I'll be landing in LA on may 1rst to visit a friend and I want to plan a "little" touring trip to reach San Fransisco and visit my sister there. I have 3 weeks in total to get my plane back from LA on may 22nd.
I first thought to bring my bike on the plane but as it seems quite complicated (and expensive), I think I'd be better off buying one from someone in LA and sell it back after the trip.
So if you guys have something that could suit for a 3 week trip in the sierra and (hopefully if I still have enough time) return along the coast. I'll be bringing my paniers with me. I think of a bike like a Giant CRS or similar. I need :
- rear rack to hold paniers
- big 700cc wheels with 1.5-2max section tires to be able to make about 100 to 150km a day.
- fairly light bike around 12-13kg max
- and of course cheap !!! I'm thinking to put about 300-400$ but I could discuss if the offer is worth the price... less is even better of course

So if someone in LA would have such a bike... my friend I'll be visiting in LA can get it and pay you.
Give the word to the people you know might want to sell a touring bike...

About the trip, my idea is to make LA-SF through the Sierra mountains across Kings Canyon, Sequoia and Yosemite NPs. Spend around 4 days in SF with my sister, and go back to LA along the coast... nice trip ahead...


Thanx,
Sam - looking forward to discover Californian Parks and roads....
Originally Posted by Samsap
Thank all very much for all the return and advices !!!
I'll study all that and get back with a sort of route...

Still think it's a pain to bring a bike by plane though... and I only have a kona smoke which is way too heavy or my titanium MTB weighs about 10kg and equiped with tubus disco rear rack (max load of 20kg)... I found this bike in LA : https://www.safetycycle.com/09spsibl.html
Expensive but perfect for this ride...

Of course I'm still interested if you guys can lend, rent, sell a good used bike...


Sam
Hi Sam,

It would be very helpful to you and all, in finding a bike for your trip, to indicate a bike size, or a range of sizes....

Here are some notes from someone who has toured and lived quite a bit in Calif., and esp. in the Sierra Nevadas:

Why not check out some pictures on the web of the areas you are thinking of visiting? Different people have different tastes, and you might find some areas that are especially attractive to you.

The east side of the Sierras is, in some areas at least, spectacular for many people. Check out the Mammoth Lakes area, Mono Lake (and formations around it), Hwy 395, Hot Springs Creek, etc. These areas are very different from the western slopes of the Sierras. It almost feels as if you are in an entirely different country, and the Sierras look very different from the east.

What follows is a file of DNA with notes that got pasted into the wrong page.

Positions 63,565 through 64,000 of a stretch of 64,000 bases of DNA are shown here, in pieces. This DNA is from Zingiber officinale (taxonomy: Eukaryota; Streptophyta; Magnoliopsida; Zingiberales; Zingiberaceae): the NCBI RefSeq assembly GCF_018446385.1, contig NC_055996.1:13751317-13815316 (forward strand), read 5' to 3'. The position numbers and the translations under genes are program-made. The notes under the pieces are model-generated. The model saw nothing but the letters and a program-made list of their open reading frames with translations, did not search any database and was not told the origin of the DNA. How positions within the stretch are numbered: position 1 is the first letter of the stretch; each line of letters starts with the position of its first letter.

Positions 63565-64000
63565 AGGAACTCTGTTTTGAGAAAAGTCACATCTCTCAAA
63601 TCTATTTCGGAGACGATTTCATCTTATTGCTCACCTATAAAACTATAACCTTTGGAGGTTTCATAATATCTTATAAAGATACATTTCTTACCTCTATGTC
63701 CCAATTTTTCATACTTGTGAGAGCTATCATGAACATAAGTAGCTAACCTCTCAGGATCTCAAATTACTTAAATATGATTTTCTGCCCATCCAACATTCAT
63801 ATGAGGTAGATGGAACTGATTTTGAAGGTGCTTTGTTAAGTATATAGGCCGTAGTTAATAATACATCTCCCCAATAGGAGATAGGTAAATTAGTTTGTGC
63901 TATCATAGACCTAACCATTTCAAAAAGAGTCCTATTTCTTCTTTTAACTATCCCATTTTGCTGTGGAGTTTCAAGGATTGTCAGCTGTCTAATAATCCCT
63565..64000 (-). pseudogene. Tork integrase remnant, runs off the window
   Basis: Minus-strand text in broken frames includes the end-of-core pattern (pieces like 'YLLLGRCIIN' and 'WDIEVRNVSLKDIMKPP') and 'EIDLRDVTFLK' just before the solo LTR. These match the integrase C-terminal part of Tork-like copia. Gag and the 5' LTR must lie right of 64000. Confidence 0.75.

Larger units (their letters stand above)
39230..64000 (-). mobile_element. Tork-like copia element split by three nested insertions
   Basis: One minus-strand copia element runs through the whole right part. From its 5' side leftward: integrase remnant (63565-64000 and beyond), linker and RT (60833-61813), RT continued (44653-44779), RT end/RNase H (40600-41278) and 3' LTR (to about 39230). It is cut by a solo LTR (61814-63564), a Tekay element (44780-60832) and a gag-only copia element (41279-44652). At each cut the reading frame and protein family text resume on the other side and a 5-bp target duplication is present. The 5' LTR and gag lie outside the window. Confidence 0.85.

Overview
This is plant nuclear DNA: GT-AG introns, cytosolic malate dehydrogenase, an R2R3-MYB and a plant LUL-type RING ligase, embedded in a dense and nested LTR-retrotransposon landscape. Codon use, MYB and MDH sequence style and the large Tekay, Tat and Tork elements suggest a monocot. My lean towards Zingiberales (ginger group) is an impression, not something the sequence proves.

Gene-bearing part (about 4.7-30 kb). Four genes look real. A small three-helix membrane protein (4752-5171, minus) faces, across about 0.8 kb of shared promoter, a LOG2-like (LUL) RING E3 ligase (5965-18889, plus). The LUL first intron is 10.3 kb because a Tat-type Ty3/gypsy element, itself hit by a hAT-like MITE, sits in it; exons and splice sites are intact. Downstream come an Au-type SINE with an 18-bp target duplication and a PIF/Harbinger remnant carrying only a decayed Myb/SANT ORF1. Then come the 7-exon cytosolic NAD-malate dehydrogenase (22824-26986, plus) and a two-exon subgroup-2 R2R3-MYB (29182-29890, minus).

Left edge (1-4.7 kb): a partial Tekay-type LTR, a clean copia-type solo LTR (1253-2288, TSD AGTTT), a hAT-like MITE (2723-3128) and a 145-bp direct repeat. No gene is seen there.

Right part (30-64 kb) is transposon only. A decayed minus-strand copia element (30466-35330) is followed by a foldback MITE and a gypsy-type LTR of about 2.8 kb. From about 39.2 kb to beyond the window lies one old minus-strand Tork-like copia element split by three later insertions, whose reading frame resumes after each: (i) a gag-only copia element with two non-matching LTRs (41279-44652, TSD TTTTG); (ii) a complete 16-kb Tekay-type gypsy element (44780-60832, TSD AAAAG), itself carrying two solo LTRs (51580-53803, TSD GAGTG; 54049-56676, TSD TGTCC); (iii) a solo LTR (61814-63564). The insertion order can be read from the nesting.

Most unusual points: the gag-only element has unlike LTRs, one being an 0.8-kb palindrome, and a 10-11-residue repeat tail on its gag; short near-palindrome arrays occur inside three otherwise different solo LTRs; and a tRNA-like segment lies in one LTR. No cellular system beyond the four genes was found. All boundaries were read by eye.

Your idea of finding a bike in California is not a bad one, it seems to me. It would help if you lined something up in advance -- maybe keep posting here and elsewhere [do include the size(s) that would work for you, though].

Also, the standardized coastal bike route outlined in the usual books is very limited. The most popular book is written by people from another state who don't really know the areas they are reviewing very well at all; they have not lived in those areas; and they have spent relatively little time getting to know the state -- basically they were just passing through on bikes. Yes, they describe one route; but they miss more than they include. There are many other options and many other places to see, many other routes, sidetrips, and areas to experience.

If you have any inclination to take a beautiful train trip, the Coast Starlight (which is a special Amtrak route) is worth a look.

There are many local hiking guidebooks available in local libraries and bookstores; and there are also local bicycling guidebooks. These books can often give a good set of options. Experienced local writers tend to know a lot more about their areas than outsiders.

***

It might be helpful to be aware of the fact that the Sierras have many deep river-canyons, most of them running east to west, from the high snowpack down into the Central Valley. To travel north-south (or south-north) in the Sierras means going way down and way up repeatedly -- into and out of canyon after canyon after canyon. It is very strenuous, especially with a heavy touring load. And it is slow going on the uphill grades.

You may or may not mind such riding; but it might be helpful to be aware of what you are getting into -- and to be aware of the options.

***

May (prior to the Memorial Day weekend) is one of the very best times to visit Yosemite Valley, and much of the rest of California as well. The coast can be foggy, though, and is arguably better in late September and early October; but it can be beautiful even in the fog, and you may even end up with sunny days there as well.

There can be thunderstorms in Yosemite in May. It can be cold, especially at higher elevations. I had a lot of rain a few years ago in May. Above 7000 feet it was plenty cold.

The waterfalls are often spectacular in May. Illilouette Falls and Ribbon Falls are among the less-well-known waterfalls that are still spectacular.